God ALONE is Trustworthy (62.1-7)
Psalm 62 is easily divided into two major parts: 1) the first eight verses are the psalmists expession of trust in God and 2) verses 9-12 are the psalmist’s “homily” to the gathered people of God to trust in Yahweh as well.
“My soul finds rest in God alone; my salvation
comes from him.
He alone is my Rock and my Salvation; he is my Fortress, I will never be
shaken” (vv. 1-2)
In the midst of the turbulence of 1968, Dr. King found that the only way for him to find shalom was to imagine himself secure in the “Rock of Ages” so our psalmist does the same. God is the sources of all peace and security. These are not words that are spoken naively or rashly. The psalmist has meditated on his well-being and realizes that all is evanescent except God. God alone is the ground of stability in his life – the Prophet of Justice learned this through real tribulation, just as the psalmist did.
Notice the metaphors the psalmist uses to talk of his God, “my Rock, my Salvation, my Fortress.” All of these are images of confidence, strength and security. The ancient Hebrews, unlike the Greeks, did not talk about God in mere abstraction. They talked about God in concrete, observable and vivid ways. They also talked about God in highly personal terms. He is not someone way “out there” who may or may not know that we (and me) are around. He is not just concerned with the corporate people of God. He is concerned with me. He is MY rock! He is MY salvation! he is MY fortress! Therefore I shall not be moved. What Yahweh has done in the past for the whole of Israel by redeeming them from slavery he does in our own lives as members of the covenantal family.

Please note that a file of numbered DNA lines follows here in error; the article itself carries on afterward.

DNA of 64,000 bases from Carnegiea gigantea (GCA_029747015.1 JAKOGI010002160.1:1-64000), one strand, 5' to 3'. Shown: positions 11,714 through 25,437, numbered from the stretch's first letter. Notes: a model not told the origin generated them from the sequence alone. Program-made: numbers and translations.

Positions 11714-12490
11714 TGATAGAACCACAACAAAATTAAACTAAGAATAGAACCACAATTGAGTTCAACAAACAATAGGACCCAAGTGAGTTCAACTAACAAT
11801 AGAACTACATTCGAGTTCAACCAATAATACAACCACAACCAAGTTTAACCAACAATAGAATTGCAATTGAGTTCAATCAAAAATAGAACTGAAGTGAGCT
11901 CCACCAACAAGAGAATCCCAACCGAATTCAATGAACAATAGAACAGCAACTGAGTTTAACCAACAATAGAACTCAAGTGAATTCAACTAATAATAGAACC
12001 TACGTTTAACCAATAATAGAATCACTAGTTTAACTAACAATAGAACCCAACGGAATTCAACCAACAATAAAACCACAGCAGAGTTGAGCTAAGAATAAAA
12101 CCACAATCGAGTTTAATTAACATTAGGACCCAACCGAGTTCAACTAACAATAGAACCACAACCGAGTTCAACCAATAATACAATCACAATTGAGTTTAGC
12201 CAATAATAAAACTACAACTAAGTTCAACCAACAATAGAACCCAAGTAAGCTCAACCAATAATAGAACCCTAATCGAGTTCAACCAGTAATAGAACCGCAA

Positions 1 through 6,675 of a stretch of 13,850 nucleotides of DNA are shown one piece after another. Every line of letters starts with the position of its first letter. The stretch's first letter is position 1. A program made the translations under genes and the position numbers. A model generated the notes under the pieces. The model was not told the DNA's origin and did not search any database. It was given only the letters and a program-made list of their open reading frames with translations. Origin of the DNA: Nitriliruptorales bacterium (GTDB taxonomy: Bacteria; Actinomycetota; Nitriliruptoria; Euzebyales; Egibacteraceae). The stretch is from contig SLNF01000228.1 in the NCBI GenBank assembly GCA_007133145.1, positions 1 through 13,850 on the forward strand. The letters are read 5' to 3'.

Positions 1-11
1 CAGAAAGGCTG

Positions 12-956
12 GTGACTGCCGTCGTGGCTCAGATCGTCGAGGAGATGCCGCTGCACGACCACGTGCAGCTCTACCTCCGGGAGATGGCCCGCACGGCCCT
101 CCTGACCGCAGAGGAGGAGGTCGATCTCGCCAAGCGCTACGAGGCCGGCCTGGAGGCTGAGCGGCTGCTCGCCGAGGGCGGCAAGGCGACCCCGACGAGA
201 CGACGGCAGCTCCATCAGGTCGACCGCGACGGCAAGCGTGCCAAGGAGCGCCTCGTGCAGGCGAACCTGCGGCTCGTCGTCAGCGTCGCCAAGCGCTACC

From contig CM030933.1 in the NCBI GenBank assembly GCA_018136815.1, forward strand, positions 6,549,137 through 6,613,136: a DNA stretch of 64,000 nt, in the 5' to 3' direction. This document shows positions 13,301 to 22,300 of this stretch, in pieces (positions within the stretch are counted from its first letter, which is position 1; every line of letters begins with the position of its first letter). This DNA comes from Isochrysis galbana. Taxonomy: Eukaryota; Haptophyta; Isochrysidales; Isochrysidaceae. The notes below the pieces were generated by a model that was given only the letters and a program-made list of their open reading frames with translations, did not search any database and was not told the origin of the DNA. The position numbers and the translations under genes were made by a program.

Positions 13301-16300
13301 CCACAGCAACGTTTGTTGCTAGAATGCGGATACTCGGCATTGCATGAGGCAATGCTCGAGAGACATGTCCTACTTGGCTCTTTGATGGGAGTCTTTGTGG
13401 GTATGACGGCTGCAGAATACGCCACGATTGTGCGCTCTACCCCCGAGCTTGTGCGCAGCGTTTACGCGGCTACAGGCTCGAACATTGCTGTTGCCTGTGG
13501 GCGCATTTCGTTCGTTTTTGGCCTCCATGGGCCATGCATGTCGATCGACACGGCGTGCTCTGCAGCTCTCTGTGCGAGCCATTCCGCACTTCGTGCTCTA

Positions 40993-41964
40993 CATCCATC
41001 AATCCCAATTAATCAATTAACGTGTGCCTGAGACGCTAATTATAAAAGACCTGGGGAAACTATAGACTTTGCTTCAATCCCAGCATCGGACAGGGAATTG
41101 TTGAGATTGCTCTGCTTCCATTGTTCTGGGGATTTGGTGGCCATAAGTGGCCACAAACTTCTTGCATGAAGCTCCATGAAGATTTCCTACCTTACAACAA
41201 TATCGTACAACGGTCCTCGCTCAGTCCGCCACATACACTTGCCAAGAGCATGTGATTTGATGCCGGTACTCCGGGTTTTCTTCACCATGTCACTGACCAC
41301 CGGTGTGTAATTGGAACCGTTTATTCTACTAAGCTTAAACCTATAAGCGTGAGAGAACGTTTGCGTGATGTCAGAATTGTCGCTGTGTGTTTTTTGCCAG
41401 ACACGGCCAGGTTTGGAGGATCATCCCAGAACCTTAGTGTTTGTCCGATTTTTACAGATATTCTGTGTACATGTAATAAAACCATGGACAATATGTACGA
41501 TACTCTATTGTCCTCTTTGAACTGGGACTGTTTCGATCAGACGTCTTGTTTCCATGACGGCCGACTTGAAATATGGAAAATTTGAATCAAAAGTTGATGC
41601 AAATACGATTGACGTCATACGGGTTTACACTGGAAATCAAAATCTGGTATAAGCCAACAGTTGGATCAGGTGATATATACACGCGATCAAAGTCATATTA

“How long will you assault a man? Would all of you throw him down — this leaning wall, this tottering fence?